Film editor: Apple’s Final Cut Pro X is flexible, powerful, incredibly innovative software

“If you’re an editor working with Apple’s Final Cut Pro, you’re probably well aware of the controversy and debate surrounding its latest release, which the company has dubbed Final Cut Pro X,” Lawrence Jordan, A.C.E. writes for the Motion Picture Editors Guild Magazine.

“On a fundamental level, FCP X is indeed a flexible, powerful and incredibly innovative piece of software,” Jordan writes. “It simply is not Final Cut Pro in any way, shape or form. It is a super-charged update of iMovie, and Apple would have received a lot less flack from some of its most loyal (and vocal) customers if it had just presented FCP X this way.”

“Marketing debacles aside, once you dig in and start to really understand the breadth and depth of the things it can do, it’s hard to argue that Final Cut Pro X is not groundbreaking,” Jordan writes. “It’s a slick, sophisticated and innovative rethinking of the editing paradigm that, considering Apple’s weight and power in the marketplace, will very likely be embraced by an entire new generation of media creators––people who will be crafting stories into the future, for platforms and devices that don’t even exist yet.”

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Jordan writes, “Although I can’t recommend it to my fellow editors for editing features or television in its current incarnation (after all, it is only version 1.0), I look forward to what Final Cut Pro X will have to offer as it matures and as Apple begins to deliver on promises of a professional-level product that meets the needs and expectations of both its new and experienced users.”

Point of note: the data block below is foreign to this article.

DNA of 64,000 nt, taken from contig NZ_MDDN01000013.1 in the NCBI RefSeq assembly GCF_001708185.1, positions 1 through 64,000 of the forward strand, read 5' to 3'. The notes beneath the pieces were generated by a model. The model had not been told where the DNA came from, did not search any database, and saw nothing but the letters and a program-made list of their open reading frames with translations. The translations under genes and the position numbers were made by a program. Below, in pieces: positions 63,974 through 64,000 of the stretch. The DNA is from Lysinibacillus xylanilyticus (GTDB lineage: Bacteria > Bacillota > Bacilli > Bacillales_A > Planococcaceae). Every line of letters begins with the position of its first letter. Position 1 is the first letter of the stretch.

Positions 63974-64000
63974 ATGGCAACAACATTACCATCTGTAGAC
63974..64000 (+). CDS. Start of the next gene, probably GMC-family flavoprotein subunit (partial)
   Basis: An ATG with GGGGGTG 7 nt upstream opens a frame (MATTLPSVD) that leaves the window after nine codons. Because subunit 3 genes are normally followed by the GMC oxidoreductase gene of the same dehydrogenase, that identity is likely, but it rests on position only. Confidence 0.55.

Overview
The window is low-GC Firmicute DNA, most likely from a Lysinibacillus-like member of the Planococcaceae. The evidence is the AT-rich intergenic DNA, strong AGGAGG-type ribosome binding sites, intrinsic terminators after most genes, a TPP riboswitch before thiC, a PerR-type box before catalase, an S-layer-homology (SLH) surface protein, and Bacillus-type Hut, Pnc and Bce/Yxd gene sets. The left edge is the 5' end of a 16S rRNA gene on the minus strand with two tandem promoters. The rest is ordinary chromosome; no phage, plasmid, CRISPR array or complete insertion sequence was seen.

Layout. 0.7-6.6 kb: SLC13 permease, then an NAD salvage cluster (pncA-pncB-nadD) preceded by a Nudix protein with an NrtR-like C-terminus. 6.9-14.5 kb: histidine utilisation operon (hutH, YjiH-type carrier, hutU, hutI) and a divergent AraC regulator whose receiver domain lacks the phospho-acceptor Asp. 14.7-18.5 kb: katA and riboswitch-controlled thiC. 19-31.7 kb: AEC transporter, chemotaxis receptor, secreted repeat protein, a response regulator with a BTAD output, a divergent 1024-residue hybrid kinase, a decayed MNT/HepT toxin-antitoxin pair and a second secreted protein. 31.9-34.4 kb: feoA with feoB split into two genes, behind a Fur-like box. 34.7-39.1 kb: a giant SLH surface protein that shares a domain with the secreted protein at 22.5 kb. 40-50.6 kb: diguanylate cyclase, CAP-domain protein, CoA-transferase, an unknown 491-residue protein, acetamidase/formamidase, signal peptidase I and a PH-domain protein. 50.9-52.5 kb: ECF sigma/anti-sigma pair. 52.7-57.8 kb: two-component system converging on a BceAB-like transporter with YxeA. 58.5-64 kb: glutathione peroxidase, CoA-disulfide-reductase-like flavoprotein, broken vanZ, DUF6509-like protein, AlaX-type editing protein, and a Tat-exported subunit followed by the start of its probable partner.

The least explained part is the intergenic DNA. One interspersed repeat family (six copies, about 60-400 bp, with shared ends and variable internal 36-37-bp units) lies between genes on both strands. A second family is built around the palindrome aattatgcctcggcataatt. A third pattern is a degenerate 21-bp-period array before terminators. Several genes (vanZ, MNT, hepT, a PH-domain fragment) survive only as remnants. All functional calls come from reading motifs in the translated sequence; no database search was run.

Read more in the full article here.

Related articles:
Gartenberg on Final Cut Pro X: Why Apple dares to change your apps – July 17, 2011
IT Enquirer reviews Apple’s Final Cut Pro X: Very much a professional’s tool – July 8, 2011
Apple to allow additional Final Cut Pro 7 enterprise licenses; FCP X improvements coming soon – July 7, 2011
Former Avid employee on Final Cut Pro X: Only Apple seems capable of pushing boundaries – July 5, 2011
Why Apple built Final Cut Pro X – July 1, 2011
PC Magazine: Apple’s Final Cut Pro X makes serious leaps and bounds past its predecessor – June 30, 2011
Shake product designer explains Apple and Final Cut Pro X – June 29, 2011
Apple answers Final Cut Pro X questions; promises multicam editing and more – June 29, 2011 petition demands that Apple not change Final Cut Pro – June 27, 2011
Final Cut Pro X ‘backlash’ coming from competitors scared to death over Apple’s $299 price tag? – June 24, 2011
Conan blasts Apple’s new Final Cut Pro X (with video) – June 24, 2011
Answers to the unanswered questions about Apple’s new Final Cut Pro X – June 23, 2011
‘Professional’ video editors freak out over Final Cut Pro X – June 23, 2011
Apple revolutionizes video editing with Final Cut Pro X – June 21, 2011


  1. Yes an unfortunate reading of the video software tea leaves for Apple. (Fortunately a rare occurrence.) FCPX is not ready literally for prime time but someday it will be and then it’ll be a force to reckon with. I just hope there are not too many defections in the interim.

    1. I agree. But they are going to have to make it more like 7 to capture the high ground. One-window editing alone makes it slow and unusable for large projects. And burying critical features five clicks deep doesn’t help either.

  2. Apple is clearly moving away from support of content creators both on the hardware and the software side. Don’t look for FCPX to improve all that much, don’t look for a big Mea Culpa by the film industry over it either if it does. Apple is not interested in a handful of feature film editors, but is quite happy selling to millions of casual video editors.